BB: What is your philosophy about getting the right stuff down when youíre making a record?

Jake: Throw something down and give it time. Listen to it a bunch and try to sort out what really needs to change. Actually, Wendy was a big influence on me coming around to this way of thinking: only change what really needs to be changed. I used to think I needed to strip every single track down five times before I got the right thing. So in making the album that we are making now Iíve been thinking this way a lot: to be very reverent to what is already down. Donít be self destructive about it. Donít just get rid of it because itís old or something like that.

BB: Tell me about this new album. Is there a working title for it?
Wendy: Yes there is!
Jake: ďThe Four Sides of the Cyanide Valentine.Ē Itís not even a title in working, thatís the title. It has to be the title because itís the whole theme of the album. During the last album, we had a lot of press that said, ďThis album shouldnít work; this album doesnít make any sense.Ē
Wendy: That we have an identity crisis.
Jake: Yes. ďThis band has an identity crisis.Ē They go from one style of music to another and somehow it evolves to something completely different within a space of three songs. So I figured, instead of trying to get away from that, and thinking of that as a weakness, why not think of that as a strength. Letís make that our style. Letís make the identity crisis our style. So this album is called ďThe Four Sides of the Cyanide Valentine.Ē Think of it as a double album, like an old school record where there are four sides, and each side is a different side of us. The first side would be more electro stuff.
Wendy: Danceable, up-tempo.
Jake: Right. And then somehow over the course of the record it somehow evolves into more breathlessly acoustic stuff.

BB: When do you think it will come out?
Jake: Thatís a good question.
Wendy: Weíre hoping the spring of next year.
Jake: I really donít think thatís going to happen. (Laughs.) I really donít.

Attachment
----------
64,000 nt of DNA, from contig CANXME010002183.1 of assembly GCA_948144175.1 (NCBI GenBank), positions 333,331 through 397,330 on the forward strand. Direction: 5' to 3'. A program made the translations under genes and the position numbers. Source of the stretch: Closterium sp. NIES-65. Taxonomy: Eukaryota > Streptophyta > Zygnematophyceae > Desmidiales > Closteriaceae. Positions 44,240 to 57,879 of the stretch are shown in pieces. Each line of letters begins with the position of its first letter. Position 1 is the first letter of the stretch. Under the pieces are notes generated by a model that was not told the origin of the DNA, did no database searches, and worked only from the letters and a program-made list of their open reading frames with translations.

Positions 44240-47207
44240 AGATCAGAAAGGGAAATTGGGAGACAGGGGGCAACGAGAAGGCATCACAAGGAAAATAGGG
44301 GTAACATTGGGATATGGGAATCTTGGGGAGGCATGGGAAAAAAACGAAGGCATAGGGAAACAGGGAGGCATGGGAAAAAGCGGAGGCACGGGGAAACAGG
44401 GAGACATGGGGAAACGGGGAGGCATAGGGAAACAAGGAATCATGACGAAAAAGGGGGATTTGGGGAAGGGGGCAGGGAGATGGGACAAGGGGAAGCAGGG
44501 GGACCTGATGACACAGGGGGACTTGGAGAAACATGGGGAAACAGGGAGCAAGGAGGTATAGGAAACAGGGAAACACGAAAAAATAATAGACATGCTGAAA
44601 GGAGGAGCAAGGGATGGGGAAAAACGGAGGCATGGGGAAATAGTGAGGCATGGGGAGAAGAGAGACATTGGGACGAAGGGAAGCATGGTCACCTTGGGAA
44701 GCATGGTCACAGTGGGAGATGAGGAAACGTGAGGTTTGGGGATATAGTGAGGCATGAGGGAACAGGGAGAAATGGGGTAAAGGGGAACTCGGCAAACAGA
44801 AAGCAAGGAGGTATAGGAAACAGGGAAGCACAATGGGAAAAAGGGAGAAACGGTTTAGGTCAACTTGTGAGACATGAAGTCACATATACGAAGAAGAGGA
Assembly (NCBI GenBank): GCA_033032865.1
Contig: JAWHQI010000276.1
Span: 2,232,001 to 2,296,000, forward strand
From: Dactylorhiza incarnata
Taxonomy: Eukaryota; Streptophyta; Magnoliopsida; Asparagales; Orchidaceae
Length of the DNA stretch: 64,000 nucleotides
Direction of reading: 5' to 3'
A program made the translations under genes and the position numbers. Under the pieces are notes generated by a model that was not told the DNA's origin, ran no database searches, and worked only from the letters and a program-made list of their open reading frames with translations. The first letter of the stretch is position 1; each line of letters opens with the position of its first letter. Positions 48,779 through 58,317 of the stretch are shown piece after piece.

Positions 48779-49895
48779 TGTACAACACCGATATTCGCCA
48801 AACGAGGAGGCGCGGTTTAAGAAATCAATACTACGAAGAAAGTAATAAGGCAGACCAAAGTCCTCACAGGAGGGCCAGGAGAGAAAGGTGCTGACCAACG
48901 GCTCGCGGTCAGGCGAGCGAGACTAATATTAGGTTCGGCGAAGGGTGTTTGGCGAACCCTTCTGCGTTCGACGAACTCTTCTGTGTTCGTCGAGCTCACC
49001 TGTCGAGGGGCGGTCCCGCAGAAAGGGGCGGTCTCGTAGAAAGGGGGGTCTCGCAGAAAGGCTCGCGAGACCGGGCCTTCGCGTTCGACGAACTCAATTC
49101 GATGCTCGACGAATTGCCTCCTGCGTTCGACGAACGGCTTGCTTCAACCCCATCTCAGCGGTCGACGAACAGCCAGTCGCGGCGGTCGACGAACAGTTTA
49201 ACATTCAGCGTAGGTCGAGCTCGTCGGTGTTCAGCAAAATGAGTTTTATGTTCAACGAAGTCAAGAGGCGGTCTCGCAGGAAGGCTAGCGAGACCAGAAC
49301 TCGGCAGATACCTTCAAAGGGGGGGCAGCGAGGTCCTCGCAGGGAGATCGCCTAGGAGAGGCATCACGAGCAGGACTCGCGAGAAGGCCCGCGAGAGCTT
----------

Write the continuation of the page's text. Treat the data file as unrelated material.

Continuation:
Wendy: Itís good to set goals. But one idea was to release an EP in December, which Iím still excited about. It will have one song from each ďside.Ē So the four styles will be on this one EP. Weíll pick the best song from each side, and then have that be a teaser for the whole album.

BB: What are the four styles?
Jake: I donít know if I can really define it, but itís like Wendy just said, the more danceable stuff would be at the outset.
Wendy: Four-on-the-floor kind of thing, more danceable. And the second side will be more down tempo. We have a couple of Reggae-ish, Ace of Base style songs, some more down tempo but still electronic. The third side is supposed to be more atmospheric. So it could be a mixture of acoustic instruments as well as electronic, but there wonít be any driving beats. There will be more atmospheric sounds in the background. Then the fourth side is just stripped down, Jake playing acoustic guitar and vocals me violin, viola, vocals. You know, no fancy processing or anything.
Jake: That actually sounds pretty good. That was a very good synopsis of what it should be. What it will end up being I have no idea.




* Photos courtesy of Clare Amarakoon. Graphics adapted
from images by Clare Amarakoon, Jill Levasseur and
Sharon Berardino. and